Florida Nonprofits Find Creative Ways to Partner to Meet Local Needs
When nonprofits in Florida came together to increase the civic engagement of the state’s many diverse communities, they quickly realized that an innovative structure would be needed to prioritize local issues and elevate local leadership.
The organizations workshopped several ideas before identifying strategies to overcome the challenges presented by the size of the state and the diverse needs of each community. Illustrated below are the steps these organizations took to effectively provide a voice for their constituents while working together as team players.
While the diverse mix of local and national groups in Florida is typical of that found in many states, such cross-cutting partnerships have often been a recipe for friction. A cross-section of organizations working in the state, including the New Florida Majority, Organize Florida, For Our Future, America Votes, the Florida Rights Restoration Coalition, and the Florida Immigration Coalition developed the following creative approaches to ensure a more harmonious and productive working relationship:
Prioritize your constituents’ needs. The local Florida groups found that while national groups bring great expertise and resources to their community, local groups have the strongest sense of their constituents’ needs. Their solution was to create their own statewide tables and to divide them along two lines: by issue area and by tax-exempt status ((501(c)(3) public charities and 501(c)(4) social welfare organizations). So, for example, advocates could participate in an environmentally-focused 501(c)(3) table, or an immigration-focused table for 501(c)(4)s. This strategy has helped resolve two issues: relieving nonprofits, especially the 501(c)(3)s, of concerns about jeopardizing their tax-exempt status while taking part in table activities, and permitting the groups to focus more effectively on local issues.
Any concerns about silos cropping up on the landscape proved to be unfounded – the groups say the arrangement has actually facilitated collaboration between 501(c)(3) and 501(c)(4) tables because the organizations felt that their respective tables were now adequately representing the respective issue areas.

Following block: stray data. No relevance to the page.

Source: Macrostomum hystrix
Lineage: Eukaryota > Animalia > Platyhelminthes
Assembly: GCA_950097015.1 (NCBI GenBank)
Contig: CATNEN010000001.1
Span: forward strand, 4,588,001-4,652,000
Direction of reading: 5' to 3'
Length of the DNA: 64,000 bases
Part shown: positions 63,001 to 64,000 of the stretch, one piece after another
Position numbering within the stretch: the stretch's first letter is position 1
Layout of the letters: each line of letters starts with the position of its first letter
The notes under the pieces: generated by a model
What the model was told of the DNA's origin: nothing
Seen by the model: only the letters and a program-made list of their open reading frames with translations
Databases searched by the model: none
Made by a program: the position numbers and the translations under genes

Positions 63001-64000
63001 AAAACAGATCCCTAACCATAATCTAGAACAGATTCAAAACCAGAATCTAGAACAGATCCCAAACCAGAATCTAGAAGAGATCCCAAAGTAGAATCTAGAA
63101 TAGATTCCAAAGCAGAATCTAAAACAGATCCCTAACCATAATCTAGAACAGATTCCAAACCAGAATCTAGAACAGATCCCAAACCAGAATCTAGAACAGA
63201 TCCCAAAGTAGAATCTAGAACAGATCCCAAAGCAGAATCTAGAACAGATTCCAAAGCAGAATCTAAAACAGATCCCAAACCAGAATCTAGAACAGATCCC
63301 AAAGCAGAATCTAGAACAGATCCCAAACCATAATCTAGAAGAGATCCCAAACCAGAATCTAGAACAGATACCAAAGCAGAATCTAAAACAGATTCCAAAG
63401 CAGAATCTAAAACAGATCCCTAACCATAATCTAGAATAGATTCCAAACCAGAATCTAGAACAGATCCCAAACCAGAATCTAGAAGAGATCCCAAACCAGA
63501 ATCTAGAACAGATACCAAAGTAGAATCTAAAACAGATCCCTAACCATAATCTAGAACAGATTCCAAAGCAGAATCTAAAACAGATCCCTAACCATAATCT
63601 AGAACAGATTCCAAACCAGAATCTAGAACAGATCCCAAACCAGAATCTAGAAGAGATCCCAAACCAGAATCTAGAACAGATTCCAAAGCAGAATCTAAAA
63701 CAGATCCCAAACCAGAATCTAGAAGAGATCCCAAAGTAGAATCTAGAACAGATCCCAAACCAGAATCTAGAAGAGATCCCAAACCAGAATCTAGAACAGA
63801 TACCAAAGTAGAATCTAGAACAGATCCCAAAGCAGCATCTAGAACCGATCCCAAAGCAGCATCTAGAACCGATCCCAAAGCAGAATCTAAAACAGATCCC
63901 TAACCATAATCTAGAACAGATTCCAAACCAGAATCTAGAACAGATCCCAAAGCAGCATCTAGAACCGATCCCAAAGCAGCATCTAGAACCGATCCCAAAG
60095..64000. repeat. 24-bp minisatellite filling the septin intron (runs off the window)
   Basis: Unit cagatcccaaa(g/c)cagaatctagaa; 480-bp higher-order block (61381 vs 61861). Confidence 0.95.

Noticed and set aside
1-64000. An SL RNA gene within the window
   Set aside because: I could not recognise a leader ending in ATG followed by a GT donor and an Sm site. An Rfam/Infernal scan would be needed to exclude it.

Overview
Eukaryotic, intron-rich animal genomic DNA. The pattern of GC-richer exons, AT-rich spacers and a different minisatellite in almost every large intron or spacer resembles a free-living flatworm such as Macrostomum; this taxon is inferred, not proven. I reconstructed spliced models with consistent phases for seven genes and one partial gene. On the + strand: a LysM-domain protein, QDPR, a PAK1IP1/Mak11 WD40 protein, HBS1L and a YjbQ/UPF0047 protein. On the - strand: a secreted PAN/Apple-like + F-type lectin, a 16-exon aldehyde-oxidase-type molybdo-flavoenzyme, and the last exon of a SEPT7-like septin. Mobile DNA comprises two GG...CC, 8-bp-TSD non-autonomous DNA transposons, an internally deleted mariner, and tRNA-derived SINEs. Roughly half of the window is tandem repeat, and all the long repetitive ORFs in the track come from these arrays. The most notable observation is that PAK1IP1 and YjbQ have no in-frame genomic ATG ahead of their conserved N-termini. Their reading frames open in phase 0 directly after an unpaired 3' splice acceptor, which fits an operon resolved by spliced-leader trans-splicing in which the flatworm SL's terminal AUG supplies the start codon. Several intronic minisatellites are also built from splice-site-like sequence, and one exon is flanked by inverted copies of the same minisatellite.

Communication is crucial. Members of Florida’s nonprofit community found that the size of the state created communications challenges. To help build even greater collaboration and awareness, Florida nonprofits created the Statewide Alignment Group (“SWAG”) which includes a variety of nonprofits: 501(c)(3) public charities; 501(c)(4) social welfare organizations; and 501(c)(5) organized labor. Members of SWAG are also members of the aforementioned state tables, and SWAG members have weekly calls to align policy goals across issue areas. The group is able to apply a unique and insightful local lens to its work: for example, bringing awareness of Florida’s racially charged history to SWAG’s advocacy in favor of a renter’s bill of rights or its work to fight the proliferation of private
Have a shared understanding of the rules. To ease collaboration, the groups also landed on an effective way to ensure they are all on the same page when it comes to understanding the law governing their advocacy work: having a common attorney among the tables. The arrangement has proven efficient and cuts down on the risk that groups will receive conflicting legal advice.
Make the most of your relationships. With these robust state networks in place, the Florida nonprofit community also made use of technology and resources that were available from large national organizations, such as the Voter Activation Network (VAN) database available through America Votes. The database is used by the statewide issue-specific tables to increase voter engagement and turnout. And while the groups report that they still grapple with some resource and data-sharing issues, access to national resources helps maximize their impact on the key issues they are working to address.
The way in which Florida’s 501(c)(3) and 501(c)(4) nonprofits have chosen to organize themselves stands as a great example of how groups can collaborate to maximize their advocacy and power, while elevating local leadership and putting local needs first. It’s a strategy that promises great things for Florida’s future.